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Rethinking the Lawn

July 26, 2010 by Rick

“Lawn out front, flowers in the back. It's the landscaping equivalent of a mullet haircut: Business in the front, party out back.

And it's headed the same way.

More homeowners are giving up on staid front-yard lawns and putting gardens front and center instead. Many choose native and Florida-friendly plants that, placed in the right spot, save time and money, water and fertilizer.

But not everyone's doing it just for the savings.”

Read the full article in this link

Penny Carnathan’s article in The Tampa Tribune Getaway on Sunday

 

Using Florida Friendly Plants as the article suggests has been a theme of ours for 28 years. Check out this post for a great plant that will add beauty and the savings discussed in the article.

 

Shrink the Size of Your Lawn Today!

SedumHybFloridaFriendlyGold1TM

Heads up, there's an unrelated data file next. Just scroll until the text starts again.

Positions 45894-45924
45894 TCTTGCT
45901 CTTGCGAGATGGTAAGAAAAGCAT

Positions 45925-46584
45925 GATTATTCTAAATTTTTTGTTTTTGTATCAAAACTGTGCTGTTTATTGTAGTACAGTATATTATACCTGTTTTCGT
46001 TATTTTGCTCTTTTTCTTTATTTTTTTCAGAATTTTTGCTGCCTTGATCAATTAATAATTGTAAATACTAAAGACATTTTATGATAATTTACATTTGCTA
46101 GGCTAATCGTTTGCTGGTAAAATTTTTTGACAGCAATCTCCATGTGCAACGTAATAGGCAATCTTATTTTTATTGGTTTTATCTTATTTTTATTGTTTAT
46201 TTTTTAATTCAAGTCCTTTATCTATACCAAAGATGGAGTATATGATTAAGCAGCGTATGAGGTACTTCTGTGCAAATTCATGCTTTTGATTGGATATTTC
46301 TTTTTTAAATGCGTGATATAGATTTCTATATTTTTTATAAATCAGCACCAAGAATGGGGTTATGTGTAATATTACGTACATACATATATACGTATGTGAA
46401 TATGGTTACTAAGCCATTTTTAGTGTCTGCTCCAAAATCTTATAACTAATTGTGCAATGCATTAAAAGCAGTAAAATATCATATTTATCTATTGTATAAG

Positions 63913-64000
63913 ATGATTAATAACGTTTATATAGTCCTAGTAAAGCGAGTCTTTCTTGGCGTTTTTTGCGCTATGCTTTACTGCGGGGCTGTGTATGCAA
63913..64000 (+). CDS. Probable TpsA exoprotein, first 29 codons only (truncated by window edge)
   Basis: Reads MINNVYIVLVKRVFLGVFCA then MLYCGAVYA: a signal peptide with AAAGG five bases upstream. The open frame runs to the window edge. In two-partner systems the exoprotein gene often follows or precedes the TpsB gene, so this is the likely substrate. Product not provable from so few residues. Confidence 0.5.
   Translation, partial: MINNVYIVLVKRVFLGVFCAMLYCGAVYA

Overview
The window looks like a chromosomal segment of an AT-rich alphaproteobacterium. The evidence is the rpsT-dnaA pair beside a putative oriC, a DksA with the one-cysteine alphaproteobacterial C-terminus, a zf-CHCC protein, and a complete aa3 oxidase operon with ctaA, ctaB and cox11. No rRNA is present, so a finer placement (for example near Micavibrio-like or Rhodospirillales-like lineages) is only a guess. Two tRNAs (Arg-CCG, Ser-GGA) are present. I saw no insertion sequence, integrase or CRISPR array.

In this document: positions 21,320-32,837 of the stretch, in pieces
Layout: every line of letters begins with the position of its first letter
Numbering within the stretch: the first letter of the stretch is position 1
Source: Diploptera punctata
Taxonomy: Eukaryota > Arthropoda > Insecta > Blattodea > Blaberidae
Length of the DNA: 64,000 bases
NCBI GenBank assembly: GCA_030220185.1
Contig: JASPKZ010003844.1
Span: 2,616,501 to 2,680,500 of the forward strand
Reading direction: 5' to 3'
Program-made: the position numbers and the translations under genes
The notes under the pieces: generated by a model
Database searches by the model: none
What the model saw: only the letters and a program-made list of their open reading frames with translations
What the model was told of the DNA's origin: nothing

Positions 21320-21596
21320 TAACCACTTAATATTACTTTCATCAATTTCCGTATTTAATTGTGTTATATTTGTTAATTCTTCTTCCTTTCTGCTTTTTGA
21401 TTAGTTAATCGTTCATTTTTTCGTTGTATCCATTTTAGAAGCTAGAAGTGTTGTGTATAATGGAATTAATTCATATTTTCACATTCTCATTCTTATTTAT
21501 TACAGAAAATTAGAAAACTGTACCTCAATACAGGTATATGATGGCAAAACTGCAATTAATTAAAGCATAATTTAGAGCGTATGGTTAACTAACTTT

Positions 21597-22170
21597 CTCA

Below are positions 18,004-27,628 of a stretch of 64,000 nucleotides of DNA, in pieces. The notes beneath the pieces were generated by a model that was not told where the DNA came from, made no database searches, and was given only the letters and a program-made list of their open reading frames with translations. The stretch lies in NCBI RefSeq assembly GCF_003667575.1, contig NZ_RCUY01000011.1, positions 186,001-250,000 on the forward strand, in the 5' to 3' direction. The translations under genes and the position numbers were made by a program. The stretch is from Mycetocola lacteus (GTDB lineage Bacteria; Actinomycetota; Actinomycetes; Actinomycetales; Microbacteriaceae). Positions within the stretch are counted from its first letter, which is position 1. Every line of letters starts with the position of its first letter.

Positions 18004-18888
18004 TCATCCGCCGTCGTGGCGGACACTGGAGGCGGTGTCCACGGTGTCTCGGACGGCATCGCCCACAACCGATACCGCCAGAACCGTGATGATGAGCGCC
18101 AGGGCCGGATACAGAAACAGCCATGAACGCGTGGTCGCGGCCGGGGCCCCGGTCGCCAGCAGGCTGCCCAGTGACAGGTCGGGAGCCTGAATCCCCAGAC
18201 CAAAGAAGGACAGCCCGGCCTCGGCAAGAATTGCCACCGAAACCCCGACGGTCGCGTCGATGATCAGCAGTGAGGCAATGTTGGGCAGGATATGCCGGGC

Another low growing drought tolerant Florida Friendly Plant that is a perennial is the Ornamental Sweet Potato. It is a spreader that covers a lot of mulched area and requires minimal care.

 

One-potato-two-potato-three-potato-four!

 

Something to entertain you as you ponder the subject… Taking out the Grass is a Gas

 

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Categories: U of F Cooperative Extension Service | Environmental Awareness Education | Mulch | 9 Principles of Florida Friendly Landscaping | Florida Friendly Landscape | Turf Substitute | Butterfly Garden | Mulch | Drip Irrigation | U of F Cooperative Extension Service | Turf Substitute | Environmental Awareness Education | U of F Cooperative Extension Service | Florida Friendly Landscape | Mulch | Turf Substitute | U of F Cooperative Extension Service
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Mulch and Compost – Form and Function

May 21, 2010 by Rick

Organic matter is the secret to growing better garden plants in Florida. It is the most important component to gardening. Organic matter is leaves, wood, fiber and bark from trees, shrubs and grasses and manures and sludge and peat mosses. These break down by a process known as composting. The breakdown occurs naturally or you can concentrate and control it for your benefit. Some plants need lots of compost and mulch to thrive and others just need mulch.